If, as the Times reports, some of the reformers want to cap pensions – that is, go for the folks at the very top of the pile – it’s worth discussing. But most of the “reform” ideas involve either cutting the take-home pay of existing employees, cutting the take-home pay of pensioners or making sure that future workers don’t get as much of a pension.
The problem with that is simple: We’re in a deep recession. And the last thing we need to do is cut paychecks and encourage people not to spend money.
Let me quote from a brilliant blog post on Calitics.com from the always insightful Robert Cruickshank:
Cutting pensions would be like taking a shotgun, aiming it at our feet, and pulling the trigger. It would cause a cascade of economic problems that would dramatically worsen our economic crisis...
And yet the solution being proposed - slashing benefits - will do absolutely nothing to make state government fiscally solvent. It will mean there's less money available to spend, meaning less sales tax revenue. Less consumer activity means there'll be less jobs available, meaning less income tax revenue. With fewer jobs available, and wage stagnation, and now the added financial burden of paying the costs of retired family members that used to be borne by the pensions and other state services that have been cut, younger folks won't be able to sustain the economy. Retirees and baby boomers will have to sell their homes for the cash, and in a recessionary environment where the young aren't able to afford the present market value, home values will spiral downward, causing further economic ripple effects as well as reducing property tax revenues.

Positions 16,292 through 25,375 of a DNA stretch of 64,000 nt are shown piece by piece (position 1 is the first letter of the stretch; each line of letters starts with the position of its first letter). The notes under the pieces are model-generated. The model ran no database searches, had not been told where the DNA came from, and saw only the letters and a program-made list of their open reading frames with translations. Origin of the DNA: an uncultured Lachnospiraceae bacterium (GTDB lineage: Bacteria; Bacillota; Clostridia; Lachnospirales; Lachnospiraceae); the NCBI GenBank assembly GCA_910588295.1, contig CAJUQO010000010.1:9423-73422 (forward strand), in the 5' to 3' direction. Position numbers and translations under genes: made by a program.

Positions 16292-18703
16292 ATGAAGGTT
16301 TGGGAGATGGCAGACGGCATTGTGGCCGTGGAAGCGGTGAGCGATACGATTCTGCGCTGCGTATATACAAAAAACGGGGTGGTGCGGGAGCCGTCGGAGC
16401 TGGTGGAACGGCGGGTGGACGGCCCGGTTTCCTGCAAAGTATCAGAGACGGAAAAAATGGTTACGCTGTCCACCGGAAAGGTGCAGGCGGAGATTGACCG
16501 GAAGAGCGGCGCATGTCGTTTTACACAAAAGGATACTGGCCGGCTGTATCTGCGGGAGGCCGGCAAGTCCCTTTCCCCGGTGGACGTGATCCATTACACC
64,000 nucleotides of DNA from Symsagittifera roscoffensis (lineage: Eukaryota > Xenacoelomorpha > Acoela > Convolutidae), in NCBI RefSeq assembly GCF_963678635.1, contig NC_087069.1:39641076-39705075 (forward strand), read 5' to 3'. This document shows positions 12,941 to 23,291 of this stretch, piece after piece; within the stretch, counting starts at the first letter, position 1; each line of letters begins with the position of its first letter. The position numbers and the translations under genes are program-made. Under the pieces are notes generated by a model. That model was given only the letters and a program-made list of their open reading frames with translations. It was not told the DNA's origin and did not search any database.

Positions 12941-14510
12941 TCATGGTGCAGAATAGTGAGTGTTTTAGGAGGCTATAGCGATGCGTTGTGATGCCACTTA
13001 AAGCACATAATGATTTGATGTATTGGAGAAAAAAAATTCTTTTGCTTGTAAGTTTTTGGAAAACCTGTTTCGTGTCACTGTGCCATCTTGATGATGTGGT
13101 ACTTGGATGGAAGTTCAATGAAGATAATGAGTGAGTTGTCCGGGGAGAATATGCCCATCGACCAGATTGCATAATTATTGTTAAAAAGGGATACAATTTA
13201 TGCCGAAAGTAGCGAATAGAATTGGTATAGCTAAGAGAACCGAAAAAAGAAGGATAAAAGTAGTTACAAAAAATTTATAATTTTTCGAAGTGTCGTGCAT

... The notion that ‘everyone needs to give back’ just doesn't make sense given our economic distress. We've already given back too much. We gave back our wages. We gave back our ability to afford health care and housing and transportation. We gave back the robust public sector services that created widespread prosperity in the 1950s and 1960s. We gave back affordable, quality education. And too many of us have given back our future.
No, it's time for someone else to give back. It's time for the wealthiest Californians, and the large corporations, to give back. For 30 years now they have benefited from economic policy designed to take money and benefits from the rest of us and give it to those who already have wealth and power.
We are now experiencing the predictable outcome of such policies - the worst recession in 60 years, an intractable downturn. The way out isn't to worsen the crisis by slashing pensions. The way out is to return to the sensible tax rates of the 1950s and 1960s and make the rich pay.
That’s what I’m talking about.
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